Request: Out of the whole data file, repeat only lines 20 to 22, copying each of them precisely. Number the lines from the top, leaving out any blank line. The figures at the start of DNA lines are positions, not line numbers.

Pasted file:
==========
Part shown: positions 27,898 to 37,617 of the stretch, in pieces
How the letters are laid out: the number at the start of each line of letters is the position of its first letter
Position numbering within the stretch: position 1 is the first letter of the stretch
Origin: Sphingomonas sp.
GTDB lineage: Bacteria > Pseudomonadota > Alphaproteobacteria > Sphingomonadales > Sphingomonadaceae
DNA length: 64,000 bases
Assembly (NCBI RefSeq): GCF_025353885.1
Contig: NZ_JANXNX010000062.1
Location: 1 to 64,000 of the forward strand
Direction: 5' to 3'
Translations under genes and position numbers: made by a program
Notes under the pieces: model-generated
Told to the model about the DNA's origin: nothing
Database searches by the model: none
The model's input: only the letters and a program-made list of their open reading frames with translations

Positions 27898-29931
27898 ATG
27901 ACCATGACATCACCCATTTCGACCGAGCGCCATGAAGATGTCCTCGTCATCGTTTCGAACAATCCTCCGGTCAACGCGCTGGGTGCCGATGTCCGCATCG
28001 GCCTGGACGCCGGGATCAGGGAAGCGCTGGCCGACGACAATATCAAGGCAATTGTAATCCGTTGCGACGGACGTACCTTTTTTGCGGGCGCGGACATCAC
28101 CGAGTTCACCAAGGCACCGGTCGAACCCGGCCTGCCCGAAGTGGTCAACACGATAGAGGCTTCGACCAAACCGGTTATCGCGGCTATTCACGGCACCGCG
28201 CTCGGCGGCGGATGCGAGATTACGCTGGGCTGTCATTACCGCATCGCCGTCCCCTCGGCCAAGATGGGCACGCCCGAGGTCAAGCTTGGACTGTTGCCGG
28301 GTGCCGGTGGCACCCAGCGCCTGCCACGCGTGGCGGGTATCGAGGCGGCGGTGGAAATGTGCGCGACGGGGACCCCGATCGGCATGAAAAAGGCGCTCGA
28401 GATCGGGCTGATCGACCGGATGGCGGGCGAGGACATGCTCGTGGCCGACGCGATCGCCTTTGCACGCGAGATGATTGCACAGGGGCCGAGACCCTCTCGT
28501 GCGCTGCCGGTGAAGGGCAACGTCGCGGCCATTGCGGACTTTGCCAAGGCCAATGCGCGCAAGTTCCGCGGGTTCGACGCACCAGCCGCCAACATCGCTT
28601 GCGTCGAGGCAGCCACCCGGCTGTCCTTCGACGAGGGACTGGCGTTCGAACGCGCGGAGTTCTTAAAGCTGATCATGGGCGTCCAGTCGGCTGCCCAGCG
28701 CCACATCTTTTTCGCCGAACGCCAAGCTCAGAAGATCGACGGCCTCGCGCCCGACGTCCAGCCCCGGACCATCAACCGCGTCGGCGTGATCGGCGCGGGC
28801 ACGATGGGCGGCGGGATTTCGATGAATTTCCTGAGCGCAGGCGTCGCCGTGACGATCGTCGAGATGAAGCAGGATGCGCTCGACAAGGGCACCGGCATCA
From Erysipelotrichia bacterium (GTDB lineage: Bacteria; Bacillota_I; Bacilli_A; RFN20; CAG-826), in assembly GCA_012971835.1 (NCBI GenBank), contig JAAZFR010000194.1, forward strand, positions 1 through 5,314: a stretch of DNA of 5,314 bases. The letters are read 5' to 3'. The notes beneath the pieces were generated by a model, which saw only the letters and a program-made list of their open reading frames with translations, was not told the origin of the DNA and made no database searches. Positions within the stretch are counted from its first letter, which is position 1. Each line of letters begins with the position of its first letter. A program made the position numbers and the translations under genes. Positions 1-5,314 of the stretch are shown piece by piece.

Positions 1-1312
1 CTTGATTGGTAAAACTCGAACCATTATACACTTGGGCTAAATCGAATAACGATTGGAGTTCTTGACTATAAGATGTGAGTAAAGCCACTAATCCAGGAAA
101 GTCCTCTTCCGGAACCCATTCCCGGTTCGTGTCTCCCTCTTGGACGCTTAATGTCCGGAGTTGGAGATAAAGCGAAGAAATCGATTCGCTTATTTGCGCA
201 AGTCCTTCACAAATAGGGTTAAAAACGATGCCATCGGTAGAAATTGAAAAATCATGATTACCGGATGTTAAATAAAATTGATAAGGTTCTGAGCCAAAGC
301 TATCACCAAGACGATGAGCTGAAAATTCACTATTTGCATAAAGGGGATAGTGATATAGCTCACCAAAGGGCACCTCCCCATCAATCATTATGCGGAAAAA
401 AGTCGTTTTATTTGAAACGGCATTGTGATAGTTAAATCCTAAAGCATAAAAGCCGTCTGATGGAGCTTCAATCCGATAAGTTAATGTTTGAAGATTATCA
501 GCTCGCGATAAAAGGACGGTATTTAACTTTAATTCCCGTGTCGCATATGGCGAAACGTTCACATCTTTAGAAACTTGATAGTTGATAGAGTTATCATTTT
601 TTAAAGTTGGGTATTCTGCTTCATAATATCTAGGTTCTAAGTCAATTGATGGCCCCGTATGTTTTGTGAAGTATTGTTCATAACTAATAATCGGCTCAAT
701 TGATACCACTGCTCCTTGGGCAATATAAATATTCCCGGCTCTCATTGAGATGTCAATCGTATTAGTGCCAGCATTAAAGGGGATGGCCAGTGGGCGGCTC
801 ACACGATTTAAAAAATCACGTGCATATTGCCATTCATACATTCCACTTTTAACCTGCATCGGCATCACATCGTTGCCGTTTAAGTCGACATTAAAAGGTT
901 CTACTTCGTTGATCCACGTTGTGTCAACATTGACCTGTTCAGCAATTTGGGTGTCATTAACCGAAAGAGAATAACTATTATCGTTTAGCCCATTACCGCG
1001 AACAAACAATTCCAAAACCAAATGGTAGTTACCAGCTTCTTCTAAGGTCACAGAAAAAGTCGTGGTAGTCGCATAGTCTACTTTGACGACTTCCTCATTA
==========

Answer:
28101 CGAGTTCACCAAGGCACCGGTCGAACCCGGCCTGCCCGAAGTGGTCAACACGATAGAGGCTTCGACCAAACCGGTTATCGCGGCTATTCACGGCACCGCG
28201 CTCGGCGGCGGATGCGAGATTACGCTGGGCTGTCATTACCGCATCGCCGTCCCCTCGGCCAAGATGGGCACGCCCGAGGTCAAGCTTGGACTGTTGCCGG
28301 GTGCCGGTGGCACCCAGCGCCTGCCACGCGTGGCGGGTATCGAGGCGGCGGTGGAAATGTGCGCGACGGGGACCCCGATCGGCATGAAAAAGGCGCTCGA